Study objectives: Methadone, a long-acting μ-opioid agonist, is an effective treatment for heroin addiction. Our previous data show that 6 of 10 methadone maintenance treatment (MMT) patients had central sleep apnea (CSA). This study aims to confirm these results and to investigate the pathogenesis of the CSA.

Methods: Twenty-five male and 25 female MMT patients and 20 age-, sex-, and body mass index (BMI)-matched normal subjects were tested with polysomnography, blood toxicology, and ventilatory responses to hypoxia and hypercapnia. Resting cardiorespiratory tests were performed in the MMT group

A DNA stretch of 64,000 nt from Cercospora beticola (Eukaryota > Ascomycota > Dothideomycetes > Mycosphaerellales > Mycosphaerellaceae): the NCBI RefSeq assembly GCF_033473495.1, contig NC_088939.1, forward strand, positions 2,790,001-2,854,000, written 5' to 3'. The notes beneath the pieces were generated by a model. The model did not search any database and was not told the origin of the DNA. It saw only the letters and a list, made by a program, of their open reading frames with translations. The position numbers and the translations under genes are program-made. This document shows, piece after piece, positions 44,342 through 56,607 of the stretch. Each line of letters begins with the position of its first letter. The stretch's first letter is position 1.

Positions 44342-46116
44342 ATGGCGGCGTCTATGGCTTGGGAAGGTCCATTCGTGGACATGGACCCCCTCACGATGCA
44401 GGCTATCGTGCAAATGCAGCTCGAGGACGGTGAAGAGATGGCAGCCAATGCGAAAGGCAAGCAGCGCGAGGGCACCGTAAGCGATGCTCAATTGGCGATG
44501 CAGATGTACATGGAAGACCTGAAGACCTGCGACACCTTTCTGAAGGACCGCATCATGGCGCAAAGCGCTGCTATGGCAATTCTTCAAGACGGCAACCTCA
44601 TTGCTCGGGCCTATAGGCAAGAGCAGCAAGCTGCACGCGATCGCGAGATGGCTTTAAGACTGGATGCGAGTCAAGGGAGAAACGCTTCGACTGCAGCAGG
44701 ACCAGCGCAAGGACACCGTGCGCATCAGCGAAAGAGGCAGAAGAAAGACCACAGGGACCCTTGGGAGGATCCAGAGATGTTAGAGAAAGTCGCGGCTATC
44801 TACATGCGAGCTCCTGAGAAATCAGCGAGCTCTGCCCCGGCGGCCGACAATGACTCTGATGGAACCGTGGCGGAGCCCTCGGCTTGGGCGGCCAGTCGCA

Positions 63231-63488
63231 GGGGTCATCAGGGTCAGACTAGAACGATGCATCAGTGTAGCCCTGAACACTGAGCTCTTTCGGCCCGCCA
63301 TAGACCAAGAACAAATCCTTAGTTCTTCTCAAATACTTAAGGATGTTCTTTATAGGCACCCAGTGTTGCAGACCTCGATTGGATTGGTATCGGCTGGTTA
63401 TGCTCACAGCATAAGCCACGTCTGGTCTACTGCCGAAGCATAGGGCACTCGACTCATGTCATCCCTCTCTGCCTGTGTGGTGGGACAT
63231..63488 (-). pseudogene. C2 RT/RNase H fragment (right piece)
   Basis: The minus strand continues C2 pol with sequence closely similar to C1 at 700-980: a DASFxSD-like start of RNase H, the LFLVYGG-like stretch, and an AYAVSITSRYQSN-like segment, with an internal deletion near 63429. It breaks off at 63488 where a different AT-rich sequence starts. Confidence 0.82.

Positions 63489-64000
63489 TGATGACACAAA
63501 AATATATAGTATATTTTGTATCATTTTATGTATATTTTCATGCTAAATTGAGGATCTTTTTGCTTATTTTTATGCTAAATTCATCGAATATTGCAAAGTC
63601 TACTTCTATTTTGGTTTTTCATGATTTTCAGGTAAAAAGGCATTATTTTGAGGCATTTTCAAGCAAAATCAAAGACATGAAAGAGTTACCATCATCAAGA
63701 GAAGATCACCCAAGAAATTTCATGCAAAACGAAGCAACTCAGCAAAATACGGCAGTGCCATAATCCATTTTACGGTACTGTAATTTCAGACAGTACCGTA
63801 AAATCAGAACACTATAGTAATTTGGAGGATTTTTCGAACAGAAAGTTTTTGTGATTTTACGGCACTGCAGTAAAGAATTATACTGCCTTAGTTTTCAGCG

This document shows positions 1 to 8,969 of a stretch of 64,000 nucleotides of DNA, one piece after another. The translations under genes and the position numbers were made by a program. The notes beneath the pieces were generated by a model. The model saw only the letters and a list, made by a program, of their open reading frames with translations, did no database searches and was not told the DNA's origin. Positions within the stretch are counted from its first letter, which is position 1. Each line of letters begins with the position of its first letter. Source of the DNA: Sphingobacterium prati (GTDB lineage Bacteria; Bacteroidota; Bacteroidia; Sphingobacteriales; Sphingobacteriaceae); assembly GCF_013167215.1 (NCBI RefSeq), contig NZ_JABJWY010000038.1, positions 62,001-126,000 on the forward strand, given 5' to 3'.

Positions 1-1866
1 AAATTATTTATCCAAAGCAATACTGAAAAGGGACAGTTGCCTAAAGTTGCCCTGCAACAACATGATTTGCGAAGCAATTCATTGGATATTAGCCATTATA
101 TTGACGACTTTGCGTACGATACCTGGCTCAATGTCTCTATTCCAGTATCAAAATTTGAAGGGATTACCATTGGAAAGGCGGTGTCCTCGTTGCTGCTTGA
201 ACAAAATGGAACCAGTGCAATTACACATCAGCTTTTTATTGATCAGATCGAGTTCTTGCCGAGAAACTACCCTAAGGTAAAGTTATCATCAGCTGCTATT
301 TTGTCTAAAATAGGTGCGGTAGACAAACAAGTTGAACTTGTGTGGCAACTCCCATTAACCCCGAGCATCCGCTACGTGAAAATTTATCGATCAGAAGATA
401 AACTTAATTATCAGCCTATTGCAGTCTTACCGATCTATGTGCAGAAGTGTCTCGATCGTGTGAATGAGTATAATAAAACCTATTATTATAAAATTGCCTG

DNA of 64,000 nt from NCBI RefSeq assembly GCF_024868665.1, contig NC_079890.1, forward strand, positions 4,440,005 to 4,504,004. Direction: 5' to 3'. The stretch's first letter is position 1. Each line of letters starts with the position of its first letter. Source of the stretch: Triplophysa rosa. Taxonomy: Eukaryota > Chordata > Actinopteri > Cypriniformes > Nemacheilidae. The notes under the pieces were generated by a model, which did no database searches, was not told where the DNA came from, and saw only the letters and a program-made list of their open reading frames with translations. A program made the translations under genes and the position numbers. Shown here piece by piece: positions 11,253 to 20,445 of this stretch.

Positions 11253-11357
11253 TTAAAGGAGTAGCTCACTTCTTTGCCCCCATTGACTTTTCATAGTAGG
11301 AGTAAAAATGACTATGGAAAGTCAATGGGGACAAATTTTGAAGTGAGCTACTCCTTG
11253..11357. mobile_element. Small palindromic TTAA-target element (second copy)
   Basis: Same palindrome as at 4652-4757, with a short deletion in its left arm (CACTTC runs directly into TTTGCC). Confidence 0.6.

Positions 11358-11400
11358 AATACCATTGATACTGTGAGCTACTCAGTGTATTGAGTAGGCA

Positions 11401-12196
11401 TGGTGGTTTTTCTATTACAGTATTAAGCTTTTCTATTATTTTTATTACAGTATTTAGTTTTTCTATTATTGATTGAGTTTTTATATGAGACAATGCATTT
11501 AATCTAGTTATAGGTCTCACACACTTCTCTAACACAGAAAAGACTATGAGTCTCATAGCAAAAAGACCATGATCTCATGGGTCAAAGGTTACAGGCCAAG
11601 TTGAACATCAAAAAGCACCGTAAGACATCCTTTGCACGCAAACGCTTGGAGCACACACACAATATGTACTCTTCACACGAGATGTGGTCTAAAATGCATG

Results: MMT patients and normal subjects were 35 ± 9 years old (mean ± SD), and BMI values were 27 ± 6 kg/m2 and 27 ± 5 kg/m2, respectively. Thirty percent of MMT patients had a central apnea index (CAI) > 5, and 20% had a CAI > 10. All normal subjects had a CAI < 1, and no difference was found in obstructive apnea-hypopnea index between the two groups. Methadone blood concentration was the only significant variable (t = 2.33, p = 0.025) associated with CAI and explains 12% of the variance. Awake Paco2, antidepressant use, reduced ventilatory response to hypercapnia, and widened awake alveolar-arterial oxygen pressure gradient together explain a further 17% of the CAI variance.

Conclusions: Thirty percent of stable MMT patients have CSA, a minority of which can be explained by blood methadone concentration. Other physiologic variables may also play a role in the pathogenesis of CSA in MMT patients, and further research is indicated in this area.